Notebookcheck

The Galaxy Note5 is not coming to Europe

The Galaxy Note5 is not coming to Europe
The Galaxy Note5 is not coming to Europe
The phablet is already available in certain Asian countries and will be coming to the US this Friday. European users, however, will only receive the S6 Edge+.

After months of rumors and anticipation for the Galaxy Note 5 and S6 Edge+, Samsung had finally announced both phablets at last week's Unpacked press event in NYC. In fact, both devices will be available much sooner than expected for regions worldwide.

Then, the manufacturer dropped the hammer in an instant by revealing that the Galaxy Note 5 will not officially launch in Europe. While the S6 Edge+ will still be available for European users starting September 7, the Galaxy Note 5 will skip the region completely with no real explanation in tow.

According to AndroidCentral, sources close to Samsung say the abrupt decision was due to a variety of factors. For one, sales of the S6 Edge far outpace the Galaxy S6 in most European regions. Secondly, Samsung's research shows that most users in these regions are not regular S Pen users. Thus, by focusing on the stronger and more successful Edge series in Europe, Samsung likely believes that this will be the best way to cater to its audience.

Of course, fans are not at all ecstatic about the decision. Eliminating choice from excited buyers when they were expecting otherwise is a surefire method to enraging customers. This doesn't mean that the Galaxy Note 5 may never see an official launch as Samsung may simply be delaying the phablet, but users shouldn't get their hopes up at least before the end of this year.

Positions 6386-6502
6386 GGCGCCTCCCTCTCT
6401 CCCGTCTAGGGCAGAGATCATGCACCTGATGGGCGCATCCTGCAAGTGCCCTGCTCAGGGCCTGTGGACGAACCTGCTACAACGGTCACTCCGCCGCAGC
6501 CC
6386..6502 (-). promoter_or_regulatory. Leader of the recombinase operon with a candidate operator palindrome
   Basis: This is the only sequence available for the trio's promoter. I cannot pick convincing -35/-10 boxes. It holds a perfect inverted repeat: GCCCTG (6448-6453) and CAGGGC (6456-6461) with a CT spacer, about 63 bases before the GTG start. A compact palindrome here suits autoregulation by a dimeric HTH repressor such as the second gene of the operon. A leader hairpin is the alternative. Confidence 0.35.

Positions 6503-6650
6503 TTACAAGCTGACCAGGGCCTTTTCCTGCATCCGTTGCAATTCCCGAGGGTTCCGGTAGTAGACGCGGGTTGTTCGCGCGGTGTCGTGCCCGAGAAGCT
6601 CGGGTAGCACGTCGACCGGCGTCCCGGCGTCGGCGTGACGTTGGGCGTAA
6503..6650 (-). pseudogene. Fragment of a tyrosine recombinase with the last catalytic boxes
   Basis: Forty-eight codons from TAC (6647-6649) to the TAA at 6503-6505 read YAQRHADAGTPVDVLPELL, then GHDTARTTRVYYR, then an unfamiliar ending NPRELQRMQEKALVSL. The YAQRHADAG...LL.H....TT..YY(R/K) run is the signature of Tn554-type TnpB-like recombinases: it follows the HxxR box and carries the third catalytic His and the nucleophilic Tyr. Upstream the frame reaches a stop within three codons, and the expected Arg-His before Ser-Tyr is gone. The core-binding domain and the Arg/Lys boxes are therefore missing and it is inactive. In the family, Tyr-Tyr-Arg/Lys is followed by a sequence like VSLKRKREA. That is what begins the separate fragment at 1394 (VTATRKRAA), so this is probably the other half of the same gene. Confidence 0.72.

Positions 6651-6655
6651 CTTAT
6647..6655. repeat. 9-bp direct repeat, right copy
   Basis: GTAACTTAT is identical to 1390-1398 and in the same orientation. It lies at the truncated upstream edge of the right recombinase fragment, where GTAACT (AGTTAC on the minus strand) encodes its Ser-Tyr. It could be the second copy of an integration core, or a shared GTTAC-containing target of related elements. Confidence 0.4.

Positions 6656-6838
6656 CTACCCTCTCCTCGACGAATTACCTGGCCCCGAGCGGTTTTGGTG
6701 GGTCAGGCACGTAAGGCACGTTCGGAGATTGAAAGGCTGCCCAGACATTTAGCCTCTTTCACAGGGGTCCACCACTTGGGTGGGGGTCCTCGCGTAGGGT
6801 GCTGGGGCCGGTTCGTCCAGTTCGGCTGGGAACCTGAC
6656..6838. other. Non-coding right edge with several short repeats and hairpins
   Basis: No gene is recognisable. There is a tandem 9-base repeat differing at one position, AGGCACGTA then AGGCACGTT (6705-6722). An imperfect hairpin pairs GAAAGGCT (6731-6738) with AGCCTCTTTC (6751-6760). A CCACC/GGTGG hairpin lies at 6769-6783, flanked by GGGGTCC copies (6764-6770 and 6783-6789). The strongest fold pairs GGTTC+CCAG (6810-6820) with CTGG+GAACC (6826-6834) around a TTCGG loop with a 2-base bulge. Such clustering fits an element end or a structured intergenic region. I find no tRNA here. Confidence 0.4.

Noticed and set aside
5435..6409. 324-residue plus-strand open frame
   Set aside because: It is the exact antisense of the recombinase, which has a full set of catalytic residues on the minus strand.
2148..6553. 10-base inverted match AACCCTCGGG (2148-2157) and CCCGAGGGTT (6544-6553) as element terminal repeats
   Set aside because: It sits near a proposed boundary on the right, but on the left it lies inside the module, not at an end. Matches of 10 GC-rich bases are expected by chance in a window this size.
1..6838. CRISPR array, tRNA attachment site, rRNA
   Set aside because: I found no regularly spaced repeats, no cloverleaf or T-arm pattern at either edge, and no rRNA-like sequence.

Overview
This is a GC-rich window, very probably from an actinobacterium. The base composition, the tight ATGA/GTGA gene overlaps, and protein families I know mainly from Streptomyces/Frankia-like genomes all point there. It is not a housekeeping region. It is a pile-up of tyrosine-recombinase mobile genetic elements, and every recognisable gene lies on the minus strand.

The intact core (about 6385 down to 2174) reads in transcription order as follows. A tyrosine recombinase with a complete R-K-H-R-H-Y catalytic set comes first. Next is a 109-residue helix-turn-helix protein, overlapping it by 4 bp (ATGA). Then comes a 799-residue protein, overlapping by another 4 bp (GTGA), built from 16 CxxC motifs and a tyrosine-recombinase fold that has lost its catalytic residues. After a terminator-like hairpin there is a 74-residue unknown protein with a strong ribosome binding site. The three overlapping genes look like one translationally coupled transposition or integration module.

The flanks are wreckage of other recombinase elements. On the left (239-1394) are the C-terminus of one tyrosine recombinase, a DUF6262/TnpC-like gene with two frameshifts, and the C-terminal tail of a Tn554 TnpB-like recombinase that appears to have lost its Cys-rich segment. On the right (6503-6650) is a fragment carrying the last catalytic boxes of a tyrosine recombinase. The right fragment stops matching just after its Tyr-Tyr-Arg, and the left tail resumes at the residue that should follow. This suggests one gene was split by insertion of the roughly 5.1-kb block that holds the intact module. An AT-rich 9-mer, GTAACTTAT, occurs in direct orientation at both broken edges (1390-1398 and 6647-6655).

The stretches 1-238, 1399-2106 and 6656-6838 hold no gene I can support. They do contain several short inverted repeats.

Source(s)

Read all 1 comments / answer
static version load dynamic
Loading Comments
Comment on this article
Please share our article, every link counts!
> Notebook / Laptop Reviews and News > News > News Archive > Newsarchive 2015 08 > The Galaxy Note5 is not coming to Europe
Allen Ngo, 2015-08-19 (Update: 2015-08-19)
Allen Ngo
Allen Ngo - US Editor in Chief
After graduating with a B.S. in environmental hydrodynamics from the University of California, I studied reactor physics to become licensed by the U.S. NRC to operate nuclear reactors. There's a striking level of appreciation you gain for everyday consumer electronics after working with modern nuclear reactivity systems astonishingly powered by computers from the 80s. When I'm not managing day-to-day activities and US review articles on Notebookcheck, you can catch me following the eSports scene and the latest gaming news.